West coast ports from Los Angeles to Seattle faced slowdowns on Monday, a continuation of job actions by dockworkers that began Thursday, leaving goods stranded and flows disrupted, as the union and the port owners continue to wrangle over renewing a contract that expired in July.
While there is never a good time for a port work stoppage, inbound ocean freight volumes have been lighter, and the May Logistics Managers Index of supply chain activity has reached an all-time low for the third straight month. Also, many shippers are delaying overseas orders for the fourth quarter until the fall, to stock holiday inventories.
Still, the labor issues and work stoppages are causing headaches for shippers. The National Retail Federation is calling on the Biden administration to intervene in stalled talks between the Pacific Maritime Association (PMA), representing 29 port operators and carriers, and the International Longshore and Warehouse Union (ILWU), which represents 22,000 dockworkers.
“As we enter the peak shipping season for the holidays, these additional disruptions will force retailers and other important shipping partners to continue to shift cargo away from the West Coast ports until a new labor contract is established,” said NRF’s SVP of Government Relations David French in a statement. “It is imperative that the parties return to the negotiating table. We urge the administration to mediate to ensure the parties quickly finalize a new contract without additional disruptions.”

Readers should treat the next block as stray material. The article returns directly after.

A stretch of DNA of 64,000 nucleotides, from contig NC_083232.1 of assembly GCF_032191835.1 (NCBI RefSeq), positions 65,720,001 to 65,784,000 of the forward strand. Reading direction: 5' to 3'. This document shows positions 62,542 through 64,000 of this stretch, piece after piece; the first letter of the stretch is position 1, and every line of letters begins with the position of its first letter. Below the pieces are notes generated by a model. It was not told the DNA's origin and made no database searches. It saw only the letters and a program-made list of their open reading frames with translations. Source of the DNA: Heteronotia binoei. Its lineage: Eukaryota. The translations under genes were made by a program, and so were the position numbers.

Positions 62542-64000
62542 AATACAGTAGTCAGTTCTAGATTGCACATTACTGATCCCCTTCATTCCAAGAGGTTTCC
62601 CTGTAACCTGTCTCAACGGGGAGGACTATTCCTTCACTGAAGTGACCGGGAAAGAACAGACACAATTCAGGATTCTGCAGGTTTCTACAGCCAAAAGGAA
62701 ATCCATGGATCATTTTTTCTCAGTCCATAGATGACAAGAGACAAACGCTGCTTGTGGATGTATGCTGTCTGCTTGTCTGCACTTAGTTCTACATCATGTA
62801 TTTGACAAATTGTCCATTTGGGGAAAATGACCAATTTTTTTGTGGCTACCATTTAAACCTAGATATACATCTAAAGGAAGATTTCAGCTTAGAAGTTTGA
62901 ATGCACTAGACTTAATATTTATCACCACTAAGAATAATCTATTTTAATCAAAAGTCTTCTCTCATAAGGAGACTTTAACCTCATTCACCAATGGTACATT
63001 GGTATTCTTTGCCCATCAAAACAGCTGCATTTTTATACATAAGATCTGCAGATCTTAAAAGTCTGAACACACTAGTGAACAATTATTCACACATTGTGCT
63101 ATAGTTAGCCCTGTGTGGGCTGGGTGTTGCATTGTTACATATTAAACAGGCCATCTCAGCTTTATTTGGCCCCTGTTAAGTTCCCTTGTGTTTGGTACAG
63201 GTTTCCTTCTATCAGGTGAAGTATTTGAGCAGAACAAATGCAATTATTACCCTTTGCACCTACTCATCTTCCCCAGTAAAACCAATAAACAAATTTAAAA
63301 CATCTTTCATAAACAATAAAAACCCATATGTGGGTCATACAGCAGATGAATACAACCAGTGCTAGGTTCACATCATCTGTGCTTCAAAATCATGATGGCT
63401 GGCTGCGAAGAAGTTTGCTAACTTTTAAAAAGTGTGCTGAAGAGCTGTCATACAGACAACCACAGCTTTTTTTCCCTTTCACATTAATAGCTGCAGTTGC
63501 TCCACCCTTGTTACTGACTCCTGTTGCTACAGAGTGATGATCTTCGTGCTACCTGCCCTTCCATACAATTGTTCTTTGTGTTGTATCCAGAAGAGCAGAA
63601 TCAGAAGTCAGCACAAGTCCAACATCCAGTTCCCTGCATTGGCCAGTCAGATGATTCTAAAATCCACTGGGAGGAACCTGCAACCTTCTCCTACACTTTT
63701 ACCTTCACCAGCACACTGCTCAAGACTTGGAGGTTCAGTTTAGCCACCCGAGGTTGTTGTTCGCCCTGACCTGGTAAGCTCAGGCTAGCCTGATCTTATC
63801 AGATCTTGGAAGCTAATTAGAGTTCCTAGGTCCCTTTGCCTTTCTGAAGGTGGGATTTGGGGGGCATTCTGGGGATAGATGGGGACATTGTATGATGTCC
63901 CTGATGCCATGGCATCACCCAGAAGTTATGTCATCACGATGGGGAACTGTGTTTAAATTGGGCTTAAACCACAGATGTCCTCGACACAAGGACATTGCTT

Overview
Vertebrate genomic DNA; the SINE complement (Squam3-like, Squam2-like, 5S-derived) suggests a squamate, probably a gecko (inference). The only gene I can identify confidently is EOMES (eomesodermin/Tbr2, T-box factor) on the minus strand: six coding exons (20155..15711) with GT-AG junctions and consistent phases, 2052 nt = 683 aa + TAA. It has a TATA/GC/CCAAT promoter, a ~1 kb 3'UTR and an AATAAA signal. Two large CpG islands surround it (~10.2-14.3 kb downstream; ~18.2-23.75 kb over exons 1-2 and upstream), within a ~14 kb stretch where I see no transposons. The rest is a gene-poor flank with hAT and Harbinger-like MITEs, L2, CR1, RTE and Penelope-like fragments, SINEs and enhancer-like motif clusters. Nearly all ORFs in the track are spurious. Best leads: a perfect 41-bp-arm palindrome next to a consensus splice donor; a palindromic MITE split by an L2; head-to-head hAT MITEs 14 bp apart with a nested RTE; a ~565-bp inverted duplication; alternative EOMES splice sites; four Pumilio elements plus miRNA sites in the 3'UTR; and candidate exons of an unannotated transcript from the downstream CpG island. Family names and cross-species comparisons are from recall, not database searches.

In its own statement, the PMA said the ILWU work actions are forcing retailers to shift more cargo away from the west coast to ports on the east and gulf coasts, a trend which had already been accelerating. It cited a study that said 96,000 jobs are dependent on the ports of Los Angeles and Long Beach alone.
“Cargo diversion eliminates quality jobs far beyond the docks, including truck drivers, warehouse workers, and thousands of others whose livelihoods depend on ongoing operations at the port,” the PMA said. “ILWU job actions drive business and jobs away to other parts of the country, and further erode confidence in West Coast ports. Too much is at stake for this harmful disruption to continue.”
The last time a west coast shutdown threatened was in 2014 and 2015, when nine months of tense negotiations and shipping disruption ended with a federally mediated contract settlement in February 2015.
Similar to the line taken by the Teamsters with UPS, with the contract expiring July 31, the ILWU cites record profits earned by port operators and carriers during the pandemic as volumes surged, in arguing for better compensation.
Fred Miesch, a lead consultant in the supply chain practice for Argon & Co., said many clients shifted volume away from the west coast during the pandemic due to extreme congestion issues, and have maintained this diversification into 2023.
“They’ve been reluctant to shift back, even as port congestion eased and trans-Pacific rates dropped significantly in February 2023,” Miesch said. “This is due to the ongoing contract negotiations, which are likely resulting in the sporadic work stoppages at some port terminals.”
Miesche expected importers Argon works with to maintain their current port mix until a west coast deal is reached “to avoid disaster in the event that labor talks completely break down.”